When we use the term ‘Monarchical Episcopate,’ it refers to the idea that a single bishop was appointed as the leader of a geographic area, usually a city. Bishops are the successors of the apostles, appointed by them to lead (CCC 77). In the New Testament, Titus is told to “appoint elders in every town” (Titus 1:5). We must recall that in the letter to Titus the terms ‘elder/presbyter’ and ‘bishop’ are used without a distinction between the two terms (cf. Titus 1:5-9). There is strong evidence that by the end of the second century a clear distinction between ‘bishops’ and ‘presbyters’ was made. One sees the pattern of a single bishop leading a community. Prior to this time there may well have existed communities which collegial leadership existed without a ‘residential bishop.’ This makes sense where originally an apostle was giving leadership to the community (either directly or through his delegate), and then after the passing of the apostle a transition to a new leadership model would emerge. It is likely that some communities initially had a more collegial type of leadership while others quickly had a single leader. By mid-second century, the pattern of a single bishop in each town claiming full apostolic ministry and assisted by a council of presbyters emerged. St. Clement of Rome (c. 96 A.D.) notes,
“Our apostles also knew, through our Lord Jesus Christ, and there would be strife on account of the office of the episcopate. For this reason, therefore, inasmuch as they had obtained a perfect fore-knowledge of this, they appointed those [ministers] already mentioned, and afterwards gave instructions, that when these should fall asleep, other approved men should succeed them in their ministry. We are of opinion, therefore, that those appointed by them, or afterwards by other eminent men, with the consent of the whole Church, and who have blamelessly served the flock of Christ in a humble, peaceable, and disinterested spirit, and have for a long time possessed the good opinion of all, cannot be justly dismissed from the ministry.” (1 Clement 44)
The fact that Clement says “we are of the opinion” in the above passage and does not explicitly name himself the ‘Bishop of Rome’ in his letter has led some modern interpreters to say that Clement’s letter must be viewed as evidence that the church in Rome had only collegial leadership in this time period. Many Protestant interpreters feel compelled to argue that there was no single bishop administering the Roman church. Some even speculate further the leaders of the Roman church were scattered among house churches and were no more than parish priests without a central leader. This seems like a rather heavy burden of speculation to place on the single word ‘we’. While it is certainly possible there was a time of transition between the direct leadership of the apostles and a single bishop ruling the church of Rome, as Otto Karrer has pointed out it is very reasonable to believe the bishop-presbyters worked together and that “one of them was probably responsible for unity amongst his colleges and within the congregation as a whole.” The one responsible for this leadership was soon called the ‘bishop.’ Other examples from the same era show exactly this picture. St. Ignatius of Antioch (c. 35-107 A.D.) who is himself a bishop, in his Letter to the Ephesians describes the bishops “who have been appointed throughout the world” (3:2). He writes;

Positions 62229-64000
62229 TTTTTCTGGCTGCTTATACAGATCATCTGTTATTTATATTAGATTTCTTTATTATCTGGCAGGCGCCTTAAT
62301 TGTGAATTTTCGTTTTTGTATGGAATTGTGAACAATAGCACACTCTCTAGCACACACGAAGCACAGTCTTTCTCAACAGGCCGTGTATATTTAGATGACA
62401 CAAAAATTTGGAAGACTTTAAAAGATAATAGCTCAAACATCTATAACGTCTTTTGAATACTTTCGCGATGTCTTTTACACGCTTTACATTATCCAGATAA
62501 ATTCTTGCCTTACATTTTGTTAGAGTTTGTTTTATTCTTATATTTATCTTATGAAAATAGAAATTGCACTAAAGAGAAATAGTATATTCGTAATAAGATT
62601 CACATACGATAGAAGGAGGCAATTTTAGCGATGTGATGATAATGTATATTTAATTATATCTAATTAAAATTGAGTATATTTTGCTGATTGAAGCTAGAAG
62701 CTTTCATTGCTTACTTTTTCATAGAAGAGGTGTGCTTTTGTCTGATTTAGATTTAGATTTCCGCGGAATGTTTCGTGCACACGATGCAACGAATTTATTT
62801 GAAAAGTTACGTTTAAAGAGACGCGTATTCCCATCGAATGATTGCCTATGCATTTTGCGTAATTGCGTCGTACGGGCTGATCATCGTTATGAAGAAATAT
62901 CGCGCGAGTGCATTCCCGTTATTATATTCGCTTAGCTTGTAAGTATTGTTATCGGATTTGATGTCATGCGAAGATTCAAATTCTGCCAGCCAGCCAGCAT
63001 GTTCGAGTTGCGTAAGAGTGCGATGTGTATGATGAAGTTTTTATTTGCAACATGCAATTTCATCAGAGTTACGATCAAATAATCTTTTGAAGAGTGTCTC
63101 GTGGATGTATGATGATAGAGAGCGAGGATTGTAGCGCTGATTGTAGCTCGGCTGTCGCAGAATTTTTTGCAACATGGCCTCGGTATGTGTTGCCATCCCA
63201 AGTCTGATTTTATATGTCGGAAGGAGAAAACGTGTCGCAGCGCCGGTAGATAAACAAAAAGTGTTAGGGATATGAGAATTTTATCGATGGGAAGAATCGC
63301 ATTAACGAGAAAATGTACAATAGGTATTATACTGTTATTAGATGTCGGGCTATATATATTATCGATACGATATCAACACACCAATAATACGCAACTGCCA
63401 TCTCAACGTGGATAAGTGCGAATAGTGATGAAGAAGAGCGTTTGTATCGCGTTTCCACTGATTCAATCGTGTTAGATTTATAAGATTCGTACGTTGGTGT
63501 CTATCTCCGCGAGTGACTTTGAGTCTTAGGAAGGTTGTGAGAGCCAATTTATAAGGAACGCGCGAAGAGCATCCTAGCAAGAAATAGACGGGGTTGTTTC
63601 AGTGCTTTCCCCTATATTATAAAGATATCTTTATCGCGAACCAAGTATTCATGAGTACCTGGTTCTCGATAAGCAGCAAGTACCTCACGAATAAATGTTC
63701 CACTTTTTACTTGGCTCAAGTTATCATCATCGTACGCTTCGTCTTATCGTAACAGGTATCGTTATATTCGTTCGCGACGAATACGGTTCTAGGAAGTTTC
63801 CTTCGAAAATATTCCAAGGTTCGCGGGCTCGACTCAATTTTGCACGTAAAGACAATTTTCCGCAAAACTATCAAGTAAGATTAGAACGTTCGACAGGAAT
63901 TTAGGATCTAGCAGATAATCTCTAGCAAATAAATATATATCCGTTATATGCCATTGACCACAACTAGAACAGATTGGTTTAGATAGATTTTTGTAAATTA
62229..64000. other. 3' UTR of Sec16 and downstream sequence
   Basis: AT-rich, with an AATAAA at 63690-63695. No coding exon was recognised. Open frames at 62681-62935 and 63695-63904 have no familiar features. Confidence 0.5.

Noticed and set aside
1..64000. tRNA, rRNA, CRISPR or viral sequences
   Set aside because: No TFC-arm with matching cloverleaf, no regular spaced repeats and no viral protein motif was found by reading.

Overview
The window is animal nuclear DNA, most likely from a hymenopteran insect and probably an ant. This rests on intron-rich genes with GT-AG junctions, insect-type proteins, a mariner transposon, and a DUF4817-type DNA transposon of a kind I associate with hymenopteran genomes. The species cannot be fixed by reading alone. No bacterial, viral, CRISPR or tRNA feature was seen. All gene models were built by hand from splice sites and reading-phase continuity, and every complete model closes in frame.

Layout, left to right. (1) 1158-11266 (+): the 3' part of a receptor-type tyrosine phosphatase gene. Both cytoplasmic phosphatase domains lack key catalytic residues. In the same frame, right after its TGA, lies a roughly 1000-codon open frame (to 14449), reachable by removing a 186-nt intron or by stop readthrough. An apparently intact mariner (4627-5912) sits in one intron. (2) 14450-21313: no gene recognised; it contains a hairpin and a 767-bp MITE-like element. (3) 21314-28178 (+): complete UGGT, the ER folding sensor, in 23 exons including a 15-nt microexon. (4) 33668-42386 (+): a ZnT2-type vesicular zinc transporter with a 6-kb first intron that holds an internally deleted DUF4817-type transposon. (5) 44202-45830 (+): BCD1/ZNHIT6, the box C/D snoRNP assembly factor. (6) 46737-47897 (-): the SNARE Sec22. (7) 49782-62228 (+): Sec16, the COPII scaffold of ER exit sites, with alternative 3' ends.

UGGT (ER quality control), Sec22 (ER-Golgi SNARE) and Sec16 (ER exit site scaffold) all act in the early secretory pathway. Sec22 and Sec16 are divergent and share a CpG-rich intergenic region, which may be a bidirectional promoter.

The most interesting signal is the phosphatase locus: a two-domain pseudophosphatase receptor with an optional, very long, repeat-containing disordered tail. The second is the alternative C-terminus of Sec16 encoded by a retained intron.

“Wherefore it is fitting that ye should run together in accordance with the will of your bishop, which thing also ye do. For your justly renowned presbytery, worthy of God, is fitted as exactly to the bishop as the strings are to the harp. Therefore in your concord and harmonious love, Jesus Christ is sung” (Ephesians 4:1).
While the terms ‘bishop’ and ‘elder/ presbyter’ were not clearly distinguished in the New Testament, the communities St. Ignatius writes to across Asia have three clearly distinguished offices: bishop, presbyter, and deacon. One can see this again in St. Ignatius’ Letter to the Trallians, He writes;
Similarly let everyone respect the deacons as Jesus Christ, as also the bishop who is a type of the Father, and the presbyters as the council of God and as the band of the apostles. Nothing can be called a church without these. (Trallians 3:1)
Even more boldly St. Ignatius writes to the Smyrnaeans;
“You must all follow the bishop as Jesus Christ (followed) the Father, and (follow) the presbytery as the apostles; respect the deacons as the commandment of God. Let no one do anything apart from the bishop that has to do with the church. Let that be regarded as a valid Eucharist which is held under the bishop or to whomever he entrusts it” (Smyrnaeans 8:1).
While some scholars see St. Ignatius’ early second century comments as an endorsement and promotion of what would eventually be the norm in the mid-second century, there is little evidence of resistance. One suspects the scholarly attempt to emphasize earlier diversity in church order is motivated not by historical integrity but by the desire to dissent from modern church order.
Saturday the Third Week of Advent,